In addition, the songs are interspersed by spoken word selections by Wobbly journalists Matilda Robbins, Justus Ebert, and Joe Hill, himself. The dramatic readings by Brown University students are accompanied by Pietaro's improvisations on nylon-string guitar or piano.

The stories in these songs and poems tell of the workers, the toilers, the activists, the people. The IWW made its music the core of its philosophy. Itinerant songwriters such as Joe Hill, Mac McClintock, Ralph Chaplin, T-Bone Slim and countless more, doubled as organizers for the IWW, the very first US workers organization that was fully equitable in both membership and constitution. Wobblies unionized workers not by individual craft but by the wider industry in which they were employed. This type of industrial organizing, decades later replicated by the CIO, quashed management's attempts to divide and conquer. And they embraced workers in all lands. The IWW was deemed dangerous by the status quo, by the very virtue of its mission and thereby became a primary target of the reactionary forces in government. But the songs, even one hundred years hence, live on. Angrily. And proudly! I Dreamed I Heard Joe Hill Last Night is an album celebrating the IWW's first 100 years, but it's a statement made by a member of today's Labor Movement from the confines of today's USA. Its never too late to, as the Wobblies shouted, Sing and Fight!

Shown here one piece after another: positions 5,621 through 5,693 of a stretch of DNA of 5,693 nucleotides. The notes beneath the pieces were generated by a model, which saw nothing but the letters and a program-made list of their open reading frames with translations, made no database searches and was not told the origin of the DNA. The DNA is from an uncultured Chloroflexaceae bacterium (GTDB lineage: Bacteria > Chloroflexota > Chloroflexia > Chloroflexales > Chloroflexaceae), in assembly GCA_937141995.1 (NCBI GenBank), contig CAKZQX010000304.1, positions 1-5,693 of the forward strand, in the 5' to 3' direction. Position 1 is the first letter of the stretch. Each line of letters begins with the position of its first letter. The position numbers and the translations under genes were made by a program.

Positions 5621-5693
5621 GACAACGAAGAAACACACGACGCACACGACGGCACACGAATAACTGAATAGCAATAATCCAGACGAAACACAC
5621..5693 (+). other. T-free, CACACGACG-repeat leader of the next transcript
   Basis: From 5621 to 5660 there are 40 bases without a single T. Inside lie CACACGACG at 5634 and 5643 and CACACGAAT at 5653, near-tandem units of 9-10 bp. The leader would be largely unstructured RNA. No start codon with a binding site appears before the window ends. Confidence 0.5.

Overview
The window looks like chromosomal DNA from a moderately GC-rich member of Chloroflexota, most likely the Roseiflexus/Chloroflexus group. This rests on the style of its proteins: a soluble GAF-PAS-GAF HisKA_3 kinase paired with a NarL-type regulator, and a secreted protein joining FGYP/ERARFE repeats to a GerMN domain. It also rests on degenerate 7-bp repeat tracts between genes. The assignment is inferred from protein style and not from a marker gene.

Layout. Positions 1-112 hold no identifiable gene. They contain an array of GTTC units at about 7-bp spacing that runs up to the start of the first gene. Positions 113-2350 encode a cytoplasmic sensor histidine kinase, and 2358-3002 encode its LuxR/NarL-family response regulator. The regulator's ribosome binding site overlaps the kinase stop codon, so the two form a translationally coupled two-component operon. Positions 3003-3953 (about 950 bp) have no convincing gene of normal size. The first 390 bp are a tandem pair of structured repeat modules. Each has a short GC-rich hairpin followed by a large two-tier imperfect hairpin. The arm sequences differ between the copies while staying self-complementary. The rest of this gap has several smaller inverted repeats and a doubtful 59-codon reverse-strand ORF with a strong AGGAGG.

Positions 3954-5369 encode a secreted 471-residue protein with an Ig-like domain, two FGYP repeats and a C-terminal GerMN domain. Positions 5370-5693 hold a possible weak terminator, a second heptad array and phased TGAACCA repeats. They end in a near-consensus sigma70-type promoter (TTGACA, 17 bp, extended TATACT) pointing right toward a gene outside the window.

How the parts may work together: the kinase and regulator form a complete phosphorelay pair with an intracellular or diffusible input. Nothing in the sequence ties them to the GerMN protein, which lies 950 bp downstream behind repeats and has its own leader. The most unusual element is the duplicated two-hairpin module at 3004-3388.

-John Pietaro: vocals, 5-string banjo, nylon string guitar, piano
-Laurie Towers: electric bass guitar
-Clifford Murphy: acoustic steel string guitar, electric guitar, guitar solos
-Tim Nylander: drumset
-Emily Miller: fiddle
-James Ruchala: fiddle
-Jim Costanza: trombone
-Emily Nemens: baritone saxophone
-and spoken word selections by Sarah Goldstein, Sarah Bowman and Steven Levenson

AIRPLAY: This CD has been broadcast on Oscar Brand's noted folk program on WNYC(New York City), WBAI-FM (New York City), WRPI-FM (Albany NY), WVKR-FM (Poughkeepsie, NY)and others in the New York and surrounding area, as well as on KAOS (Olympia, WA). It has also been heard on Worker Independent News programming (heard in various parts of the US)and internet broadcasts via 'Radio Labourstart', based out of London, UK, and free103.9, based out of Cairo, NY. Portions of the CD were also selected as a 'Song of the Week' at various points on websites and